Characterization and Comparison of Mesenchymal Stem Cell-Derived Exosome Isolation Methods using Culture Supernatant

Document Type : Original Articles


1 Department of Virology, Faculty of Medical Sciences, Tarbiat Modares University, Tehran, Iran

2 Department of Immunology, School of Medicine, Shahid Beheshti University of Medical Sciences, Tehran, Iran

3 Department of Molecular Genetics, Faculty of Biological Sciences, Tarbiat Modares University, Tehran, Iran


Exosomes are extracellular endosomal nanoparticles, which are formed under complex processes during the formation of multivesicular bodies. They are also achieved from conditioned media of a variety of cell types, especially mesenchymal stem cells (MSCs). Exosomes can modulate intracellular physiological actions via signaling molecules on the surface or secretion of components to the extracellular spaces. Furthermore, they are potentially used as crucial agents for cell-free therapy; however, their isolation and characterization can be challenging. In the current study, two methods of exosome isolation have been characterized and compared using a culture media of adipose-derived mesenchymal stem cells, namely ultracentrifugation and a commercial kit; moreover, the efficiency of these two methods was highlighted in this study. Two different isolation methods of exosomes from MSCs were used to compare the efficiency of exosomes. For both isolation methods, transmission electron microscopy, dynamic light scattering (DLS), and bicinchoninic acid (BCA) assay have been performed. The electron microscopy and DLS indicated the presence of exosomes. Moreover, the kit and ultracentrifugation isolates contained approximately comparable amounts of protein measured by the BCA. Overall, the two isolation methods had similar performances. Although ultracentrifugation is used as a gold standard for exosome isolation, the commercial kit has some advantages and can be applied alternatively according to its cost-effectiveness and time-saving properties.


Main Subjects

1. Introduction

Stem cell-based therapies, especially mesenchymal stem cells (MSCs), have been shown to have great potential for the treatment of many diseases and regulation of the immune system. These cells and their derivatives affect the treatment of tumors, as well as the innate and acquired immune systems. The unique feature of these cells is their ability to suppress and modulate immune responses, as well as treat cancer ( 1 , 2 ). MSCs-derived extracellular vesicles are abundant in different fluids and tissues, such as umbilical cord blood, bone marrow, adipose tissue, amniotic fluid, placenta, fetal liver, and peripheral blood. Exosome nanoparticles are the most effective and significant among them to communicate between cells ( 3 - 7 ). Exosomes have a diameter of 30-150 nm and are double-membrane nanoparticles, which contain lipids, proteins, micro RNAs (miRNAs), nucleic acids, and other bioactive substances. Exosomes have two categorized protein components in which general proteins, namely TSG101, Alix, tetraspanins (CD63, CD81, CD82, and CD9), are used as indices to identify exosomes. Moreover, specific components, such as CD45 and major histocompatibility complex class II, are related to their progenitor cells ( 8 , 9 ).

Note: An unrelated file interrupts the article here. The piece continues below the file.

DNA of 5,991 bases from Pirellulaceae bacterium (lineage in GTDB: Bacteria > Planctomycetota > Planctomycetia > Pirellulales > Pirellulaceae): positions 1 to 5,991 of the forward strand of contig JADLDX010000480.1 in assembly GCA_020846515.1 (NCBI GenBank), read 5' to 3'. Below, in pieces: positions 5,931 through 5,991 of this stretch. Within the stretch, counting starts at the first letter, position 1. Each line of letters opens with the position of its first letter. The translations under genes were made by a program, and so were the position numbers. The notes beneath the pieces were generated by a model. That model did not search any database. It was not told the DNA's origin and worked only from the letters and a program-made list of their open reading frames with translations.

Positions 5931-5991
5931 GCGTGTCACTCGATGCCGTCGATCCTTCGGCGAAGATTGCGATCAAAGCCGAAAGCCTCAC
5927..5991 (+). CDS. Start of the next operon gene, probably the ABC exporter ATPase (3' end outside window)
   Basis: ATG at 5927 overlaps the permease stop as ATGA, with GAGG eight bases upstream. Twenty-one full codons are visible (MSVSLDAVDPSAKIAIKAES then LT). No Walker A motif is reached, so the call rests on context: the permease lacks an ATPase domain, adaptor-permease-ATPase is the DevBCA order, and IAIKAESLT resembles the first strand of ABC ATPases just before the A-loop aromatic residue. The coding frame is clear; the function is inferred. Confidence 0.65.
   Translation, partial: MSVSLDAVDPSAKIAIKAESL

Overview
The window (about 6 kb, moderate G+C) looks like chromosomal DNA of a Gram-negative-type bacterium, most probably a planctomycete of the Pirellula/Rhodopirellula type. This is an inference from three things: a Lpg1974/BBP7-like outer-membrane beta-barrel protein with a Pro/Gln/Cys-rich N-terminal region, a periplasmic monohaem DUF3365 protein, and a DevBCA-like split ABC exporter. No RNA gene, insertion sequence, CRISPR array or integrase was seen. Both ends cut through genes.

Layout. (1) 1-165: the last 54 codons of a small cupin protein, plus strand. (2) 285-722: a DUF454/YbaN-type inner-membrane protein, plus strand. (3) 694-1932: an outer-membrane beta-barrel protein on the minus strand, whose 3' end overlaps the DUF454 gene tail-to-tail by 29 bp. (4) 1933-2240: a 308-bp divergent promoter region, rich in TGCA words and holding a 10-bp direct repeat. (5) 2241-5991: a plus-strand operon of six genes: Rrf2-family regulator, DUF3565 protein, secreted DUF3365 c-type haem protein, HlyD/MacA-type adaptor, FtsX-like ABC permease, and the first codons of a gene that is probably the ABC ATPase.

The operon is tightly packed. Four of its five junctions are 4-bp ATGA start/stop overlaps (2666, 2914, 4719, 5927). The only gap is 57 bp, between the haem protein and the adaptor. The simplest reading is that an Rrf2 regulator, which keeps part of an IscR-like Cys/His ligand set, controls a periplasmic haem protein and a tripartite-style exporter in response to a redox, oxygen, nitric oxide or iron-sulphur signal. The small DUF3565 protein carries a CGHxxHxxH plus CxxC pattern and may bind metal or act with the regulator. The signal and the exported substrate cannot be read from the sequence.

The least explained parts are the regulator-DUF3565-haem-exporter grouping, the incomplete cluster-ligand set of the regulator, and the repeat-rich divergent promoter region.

There is some evidence that RNA molecules, such as mRNAs, and particularly miRNAs, have several functions in the recipient cells. It was definitely claimed that exosomal miRNAs play as a biomarker for the diagnosis and treatment of different types of cancers. Indeed, several cancers may inhibit mediated exosomal miRNAs. Prostate cancer was inhibited by derived micro RNA-145 from adipose mesenchymal stem cells. Moreover, MSC-derived exosomes transport microRNA-133b can reduce glioma progression by the Wnt signaling pathway. Another study revealed that enriched MSCs-derived exosomes with microRNA-16 are able to down-regulate VEGF expression in tumor cells and lead to tumor suppression ( 10 - 12 ). It is approved that exosomes as small molecules can act as a vehicle and be transferred from a cell to another in order to deliver the cargo to regulate targets ( 5 ).